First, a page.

Housing with room for vision and values
When you’re the second-largest private property owner of public-services properties in Sweden and want to make a difference for your tenants, you take an interest when someone announces “I want to build Sweden’s best sheltered accommodation”.
Those were the words of Robin Berkhuizen, CEO of Emrahus, which builds sustainable passive buildings and modern sheltered accommodation. Hemfosa and Emrahus are now collaborating to create adapted homes and secure workplaces for housing and organisations with specific needs. The result offers new possibilities for local authorities and care companies throughout Sweden.
The significant lack of housing for people who, under Sweden’s ‘LSS’ act*, are entitled to housing, is an important social issue. It costs society lots of money and prevents people with disabilities from accessing their right to live securely and with dignity. We want to build as much good sheltered accommodation as possible. To do that we need a long-term strategic partner,
says Robin Berkhuizen.
The key to successful cooperation is often creating a team with someone who helps you develop over the course of the project. That makes goals easier to achieve, makes it more enjoyable and is of greater value for both parties. It’s about creating something greater than the sum of the parts. For Hemfosa, the collaboration with Emrahus is a way of developing properties and managing a vision with the best possible results.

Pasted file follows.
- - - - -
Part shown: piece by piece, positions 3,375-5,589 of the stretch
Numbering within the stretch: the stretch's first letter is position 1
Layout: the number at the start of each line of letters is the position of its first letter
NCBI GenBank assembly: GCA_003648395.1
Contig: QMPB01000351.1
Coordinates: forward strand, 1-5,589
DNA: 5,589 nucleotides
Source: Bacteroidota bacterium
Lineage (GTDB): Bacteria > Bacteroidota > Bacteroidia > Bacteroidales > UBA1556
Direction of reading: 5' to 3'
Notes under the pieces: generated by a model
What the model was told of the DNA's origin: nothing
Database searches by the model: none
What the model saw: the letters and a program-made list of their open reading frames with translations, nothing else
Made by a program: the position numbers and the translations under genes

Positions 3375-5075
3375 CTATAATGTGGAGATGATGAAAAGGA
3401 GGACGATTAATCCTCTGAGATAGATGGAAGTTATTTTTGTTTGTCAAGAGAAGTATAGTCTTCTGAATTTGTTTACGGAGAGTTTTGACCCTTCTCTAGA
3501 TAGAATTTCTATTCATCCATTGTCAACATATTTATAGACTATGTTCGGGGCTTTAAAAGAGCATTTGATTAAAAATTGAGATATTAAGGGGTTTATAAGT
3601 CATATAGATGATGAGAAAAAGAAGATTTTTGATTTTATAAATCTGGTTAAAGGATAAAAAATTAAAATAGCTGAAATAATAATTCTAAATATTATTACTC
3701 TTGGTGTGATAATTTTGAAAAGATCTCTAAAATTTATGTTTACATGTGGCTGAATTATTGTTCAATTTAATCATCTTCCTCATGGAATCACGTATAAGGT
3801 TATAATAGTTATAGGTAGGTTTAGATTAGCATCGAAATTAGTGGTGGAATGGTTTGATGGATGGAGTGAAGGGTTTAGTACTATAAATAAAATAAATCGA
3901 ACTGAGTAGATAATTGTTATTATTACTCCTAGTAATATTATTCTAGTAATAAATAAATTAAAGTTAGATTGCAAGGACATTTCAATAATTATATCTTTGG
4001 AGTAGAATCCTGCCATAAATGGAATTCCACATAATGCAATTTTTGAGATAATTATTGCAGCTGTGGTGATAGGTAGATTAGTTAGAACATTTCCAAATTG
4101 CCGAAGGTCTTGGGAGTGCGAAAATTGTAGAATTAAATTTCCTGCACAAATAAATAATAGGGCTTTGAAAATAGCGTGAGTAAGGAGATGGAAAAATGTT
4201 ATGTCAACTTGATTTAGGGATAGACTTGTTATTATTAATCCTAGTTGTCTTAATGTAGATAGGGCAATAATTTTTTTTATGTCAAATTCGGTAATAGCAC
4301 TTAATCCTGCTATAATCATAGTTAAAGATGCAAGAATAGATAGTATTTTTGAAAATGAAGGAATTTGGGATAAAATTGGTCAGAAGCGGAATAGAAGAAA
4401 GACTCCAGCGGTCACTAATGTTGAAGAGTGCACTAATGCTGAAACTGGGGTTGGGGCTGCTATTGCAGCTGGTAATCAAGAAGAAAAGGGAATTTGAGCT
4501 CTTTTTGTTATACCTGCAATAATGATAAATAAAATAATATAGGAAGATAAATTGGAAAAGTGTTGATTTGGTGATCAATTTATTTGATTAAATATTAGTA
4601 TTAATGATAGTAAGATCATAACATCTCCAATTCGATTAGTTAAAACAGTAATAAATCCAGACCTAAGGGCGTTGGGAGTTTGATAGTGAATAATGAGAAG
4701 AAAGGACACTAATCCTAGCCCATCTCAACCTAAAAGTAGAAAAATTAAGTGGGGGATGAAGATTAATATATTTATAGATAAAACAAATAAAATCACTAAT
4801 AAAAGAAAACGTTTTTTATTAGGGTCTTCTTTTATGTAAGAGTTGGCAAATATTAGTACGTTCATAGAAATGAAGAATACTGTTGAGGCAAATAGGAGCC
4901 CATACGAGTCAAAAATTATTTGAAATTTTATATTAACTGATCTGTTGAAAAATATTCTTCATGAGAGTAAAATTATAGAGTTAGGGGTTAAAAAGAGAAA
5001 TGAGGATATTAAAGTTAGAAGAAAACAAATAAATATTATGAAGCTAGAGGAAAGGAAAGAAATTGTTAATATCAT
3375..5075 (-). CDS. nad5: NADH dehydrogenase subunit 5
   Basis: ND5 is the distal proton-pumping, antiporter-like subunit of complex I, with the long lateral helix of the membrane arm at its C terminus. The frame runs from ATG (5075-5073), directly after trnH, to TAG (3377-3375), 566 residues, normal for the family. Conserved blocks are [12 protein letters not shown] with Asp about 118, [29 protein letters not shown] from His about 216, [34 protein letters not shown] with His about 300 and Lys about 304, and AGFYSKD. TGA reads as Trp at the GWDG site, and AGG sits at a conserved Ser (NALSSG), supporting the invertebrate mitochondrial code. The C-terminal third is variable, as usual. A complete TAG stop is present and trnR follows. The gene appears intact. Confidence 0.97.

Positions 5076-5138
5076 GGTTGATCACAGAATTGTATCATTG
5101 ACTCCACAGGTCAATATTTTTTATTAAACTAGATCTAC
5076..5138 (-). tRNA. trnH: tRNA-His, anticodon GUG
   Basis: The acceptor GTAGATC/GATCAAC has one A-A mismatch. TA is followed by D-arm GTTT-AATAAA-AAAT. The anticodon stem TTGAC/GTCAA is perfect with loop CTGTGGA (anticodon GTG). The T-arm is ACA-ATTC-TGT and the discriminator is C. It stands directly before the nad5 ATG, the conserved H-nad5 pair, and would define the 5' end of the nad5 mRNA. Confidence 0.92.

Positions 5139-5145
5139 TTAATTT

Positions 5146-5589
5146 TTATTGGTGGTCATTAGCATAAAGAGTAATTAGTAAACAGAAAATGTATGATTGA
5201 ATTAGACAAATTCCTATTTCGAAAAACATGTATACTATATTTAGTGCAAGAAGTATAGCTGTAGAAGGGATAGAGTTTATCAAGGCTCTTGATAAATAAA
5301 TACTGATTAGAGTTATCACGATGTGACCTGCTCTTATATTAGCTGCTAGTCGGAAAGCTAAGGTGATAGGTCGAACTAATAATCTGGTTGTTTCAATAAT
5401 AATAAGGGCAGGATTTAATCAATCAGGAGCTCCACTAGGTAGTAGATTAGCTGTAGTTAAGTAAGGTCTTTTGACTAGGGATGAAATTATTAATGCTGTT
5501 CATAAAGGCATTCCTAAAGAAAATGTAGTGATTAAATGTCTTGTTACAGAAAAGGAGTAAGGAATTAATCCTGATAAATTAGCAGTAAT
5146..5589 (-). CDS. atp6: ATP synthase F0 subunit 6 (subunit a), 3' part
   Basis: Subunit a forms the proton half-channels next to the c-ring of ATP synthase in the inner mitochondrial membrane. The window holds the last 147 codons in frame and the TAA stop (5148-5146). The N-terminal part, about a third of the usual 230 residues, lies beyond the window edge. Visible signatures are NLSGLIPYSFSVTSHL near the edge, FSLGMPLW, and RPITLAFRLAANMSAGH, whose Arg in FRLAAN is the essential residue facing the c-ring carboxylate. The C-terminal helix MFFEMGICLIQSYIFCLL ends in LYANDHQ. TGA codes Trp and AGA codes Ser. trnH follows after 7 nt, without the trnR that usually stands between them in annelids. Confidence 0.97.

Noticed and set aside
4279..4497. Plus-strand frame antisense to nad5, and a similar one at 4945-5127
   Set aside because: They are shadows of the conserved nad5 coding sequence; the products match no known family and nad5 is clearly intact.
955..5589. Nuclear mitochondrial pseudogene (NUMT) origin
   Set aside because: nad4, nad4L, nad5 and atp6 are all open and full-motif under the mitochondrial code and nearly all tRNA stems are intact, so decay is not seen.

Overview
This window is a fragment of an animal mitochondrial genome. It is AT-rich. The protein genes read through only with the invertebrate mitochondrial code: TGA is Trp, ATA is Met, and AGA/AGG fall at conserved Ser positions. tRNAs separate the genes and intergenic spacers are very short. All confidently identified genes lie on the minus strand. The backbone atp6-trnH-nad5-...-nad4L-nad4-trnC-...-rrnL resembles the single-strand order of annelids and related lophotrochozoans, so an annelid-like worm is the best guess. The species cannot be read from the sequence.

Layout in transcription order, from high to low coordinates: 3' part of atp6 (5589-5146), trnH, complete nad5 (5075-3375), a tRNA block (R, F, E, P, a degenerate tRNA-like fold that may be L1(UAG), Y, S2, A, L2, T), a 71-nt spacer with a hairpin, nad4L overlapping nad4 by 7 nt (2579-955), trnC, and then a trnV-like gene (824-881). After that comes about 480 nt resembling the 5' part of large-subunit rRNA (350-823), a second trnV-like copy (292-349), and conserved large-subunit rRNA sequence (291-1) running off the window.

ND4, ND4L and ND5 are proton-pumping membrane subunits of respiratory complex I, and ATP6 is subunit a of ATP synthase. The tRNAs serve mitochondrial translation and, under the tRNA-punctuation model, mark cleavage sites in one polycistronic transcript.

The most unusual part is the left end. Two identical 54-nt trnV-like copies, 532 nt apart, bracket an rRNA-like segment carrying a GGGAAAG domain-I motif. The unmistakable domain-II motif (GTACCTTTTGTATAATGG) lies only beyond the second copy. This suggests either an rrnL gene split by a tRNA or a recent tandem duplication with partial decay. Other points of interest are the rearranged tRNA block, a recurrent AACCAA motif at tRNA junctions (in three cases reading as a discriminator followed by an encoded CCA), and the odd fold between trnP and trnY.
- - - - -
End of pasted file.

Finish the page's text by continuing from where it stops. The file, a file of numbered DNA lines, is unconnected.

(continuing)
Sheltered accommodation is needed wherever housing, preschools and schools are built. By combining Emrahus’ commitment and innovative housing with Hemfosa’s social responsibility and financial strength, together we can do more and help more people,
says Anna Alsborger at Hemfosa
The passive buildings are designed and constructed as prefabricated units, allowing them to be built in half the time it takes for traditional sheltered accommodation. Thick insulation and adapted ventilation ensure that the buildings are not only low-carbon and energy-efficient, but also very quiet. The indoor climate ensures that the properties are particularly suited to housing for people with disabilities, who can often be highly sensitive to sound and other sensory experiences.
Sheltered accommodation is both a home and a workplace. So the design takes careful account of particularly vulnerable areas in the apartments, such as the bathroom and the hall. Providing both residents and personnel with additional space in these areas significantly reduces the risk of conflict. Security and flexibility are built into the physical environment and digital solutions are used to provide day-to-day support for residents.
The apartments are designed to make it easier for personnel to do a good job and help tenants progress. When their housing provides support, users can make progress, become stronger and more independent – that’s always the goal. I’m proud that we’re involved in creating a residential environment that’s just as good as you or I expect and take for granted,
says Robin Berkhuizen.
*The Swedish Act on Support and Service for Persons with Certain Functional Impairments